Paul Cézanne was a French artist perhaps most famous for his ‘Bathers’ and who is often credited with having bridged the gap between Impressionism in the late 19th Century and Cubism in the early part of the 20th Century. Like many artists, his work can be defined by a number of distinct periods each with its own style. The four most commonly recognised periods in terms of Cézanne’s work are his post-impressionism period; his cubism period; his impressionism period; and his modern art period. However, the period that I want to look at today is his impressionist and post-impressionist period and more specifically how his work impacted the impressionist movement.



What Is Impressionism?

Impressionism was a style of painting which emerged in France during the 1860’s. The main characteristics of the impressionist style were the need to capture a visual impression of the moment and the effects of light and color. It has often been said that impressionists are more concerned with capturing the feeling or the experience rather than creating an accurate reproduction of a scene. Nature played a big role in the impressionist movement with most artwork focused on the outdoors. One of the hallmarks of an impressionist painting is the use of short brush strokes and thickly applied paint along with a lack of fine detail. If you want to try your hand at impressionist style painting then you should be able to find a selection of useful books at most leading art supplies stores. There are several interesting titles available from


Cézanne’s Impressionist and Post-Impressionist Works

Cézanne’s impressionist period was at its peak in the 1870’s. Some of his most famous impressionist works include ‘House of the Hanged Man’ and his series of ‘Bathers’. While Cézanne exhibited his paintings alongside other impressionists such as Claude Monet, over time his style began to change setting him apart from the other artists of the time. He was plagued by the feeling that the impressionists were lacking in one of the most important hallmarks of classical art : structured composition.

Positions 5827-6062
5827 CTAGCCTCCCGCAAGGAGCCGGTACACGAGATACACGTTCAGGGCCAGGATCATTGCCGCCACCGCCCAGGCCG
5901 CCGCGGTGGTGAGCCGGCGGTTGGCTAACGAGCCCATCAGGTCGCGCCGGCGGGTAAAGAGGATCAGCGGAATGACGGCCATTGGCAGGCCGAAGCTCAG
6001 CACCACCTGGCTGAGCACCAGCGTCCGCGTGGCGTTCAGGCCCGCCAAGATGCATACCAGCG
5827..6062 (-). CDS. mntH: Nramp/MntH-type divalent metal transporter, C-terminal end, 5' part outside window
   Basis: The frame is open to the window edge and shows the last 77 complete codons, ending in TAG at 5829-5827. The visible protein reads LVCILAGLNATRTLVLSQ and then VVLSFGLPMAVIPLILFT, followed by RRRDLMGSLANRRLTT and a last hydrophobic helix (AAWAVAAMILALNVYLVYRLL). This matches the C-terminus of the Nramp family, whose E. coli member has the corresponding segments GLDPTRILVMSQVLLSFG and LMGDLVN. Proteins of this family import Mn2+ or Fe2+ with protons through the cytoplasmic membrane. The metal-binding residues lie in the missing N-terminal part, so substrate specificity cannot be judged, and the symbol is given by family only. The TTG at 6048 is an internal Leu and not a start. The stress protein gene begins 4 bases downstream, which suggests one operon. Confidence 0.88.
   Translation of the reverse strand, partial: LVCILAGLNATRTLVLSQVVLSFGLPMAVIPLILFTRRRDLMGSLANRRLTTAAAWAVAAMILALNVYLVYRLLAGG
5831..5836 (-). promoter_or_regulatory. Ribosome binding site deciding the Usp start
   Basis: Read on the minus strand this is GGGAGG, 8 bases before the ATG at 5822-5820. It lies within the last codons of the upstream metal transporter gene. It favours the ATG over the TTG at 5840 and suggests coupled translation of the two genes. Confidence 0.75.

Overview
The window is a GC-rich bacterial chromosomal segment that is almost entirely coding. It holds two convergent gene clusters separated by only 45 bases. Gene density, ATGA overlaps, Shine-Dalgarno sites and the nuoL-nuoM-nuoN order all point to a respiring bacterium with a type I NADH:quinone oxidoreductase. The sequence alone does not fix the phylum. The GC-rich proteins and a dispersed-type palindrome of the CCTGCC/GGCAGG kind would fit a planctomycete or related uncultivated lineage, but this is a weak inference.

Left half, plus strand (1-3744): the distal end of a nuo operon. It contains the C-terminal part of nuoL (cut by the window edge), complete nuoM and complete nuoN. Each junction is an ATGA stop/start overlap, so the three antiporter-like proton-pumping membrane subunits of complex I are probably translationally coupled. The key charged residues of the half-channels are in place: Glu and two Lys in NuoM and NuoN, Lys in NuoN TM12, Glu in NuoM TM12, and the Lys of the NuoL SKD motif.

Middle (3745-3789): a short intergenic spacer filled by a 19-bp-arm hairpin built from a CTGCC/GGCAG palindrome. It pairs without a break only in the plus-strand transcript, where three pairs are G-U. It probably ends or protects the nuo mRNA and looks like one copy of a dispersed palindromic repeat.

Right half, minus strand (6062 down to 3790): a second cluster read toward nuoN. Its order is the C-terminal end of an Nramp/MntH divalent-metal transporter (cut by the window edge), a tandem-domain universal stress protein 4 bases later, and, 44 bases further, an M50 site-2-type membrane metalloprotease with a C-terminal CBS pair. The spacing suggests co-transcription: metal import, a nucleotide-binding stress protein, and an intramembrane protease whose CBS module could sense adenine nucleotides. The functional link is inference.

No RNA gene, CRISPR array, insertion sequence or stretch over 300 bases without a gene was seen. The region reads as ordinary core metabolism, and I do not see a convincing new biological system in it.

This deviation from the normal impressionist style was met wit criticism. Where other impressionists captures a delicate and sensuous feel in their work, any felt that Cezanne’s brush strokes were forced or strained due to his insistence on creating a more unified structure between color, surface and brush strokes. It was Cézanne’s experimentation with planes of color which led to other artists including Pablo Picasso being influenced to create the style we now know as cubism. It is because of this that Paul Cézanne is often thought of as one of the fathers of modern art.

Overall, it is clear that although Cézanne initially came under fire upon deviating from what was expected in the art world at the time to the point where he was routinely rejected by the Salon, his distinctive style certainly developed over time and went on to influence great artists including Manet, Picasso and Renoir to develop a more modern style. In fact, Pablo Picasso is quoted as having said, ‘As if I didn’t know Cezanne! He was my one and only master. […] It was the same with all of us – he was like our father.’ Modern art would not be where it is today without the likes of visionary artists like Paul Cézanne.


Alison Lansky loves blogging and art. She is also the mother of 2 beautiful children – her own works of art!

Pascal Janssen’s Emphatic Faces

Pascal Janssen‘s talent for creating faces makes it hard to believe he’s just 21 years old. The Belgian artist paints, draws and collages features with so much emotion in them, each face nearly breathes with life.

He mostly draws portraits of his friends, occasionally including a favorite musician. He captures those moments of revelation and self-doubt as each new set of eyebrows and chins depict them, emphasizing each subtlety to reveal a depiction truer than a photograph.



“My artwork is mostly based on the mind of the human being, how it’s perception on the world and itself is,” he writes.

Drugs and their affects also played a role in the formation of his work. Pascal seems fascinated by the changes drugs cause within the body, and how those changes manifest themselves in expressions.

Pascal was nice enough to answer my questions about his work, and how his fixation on the face began: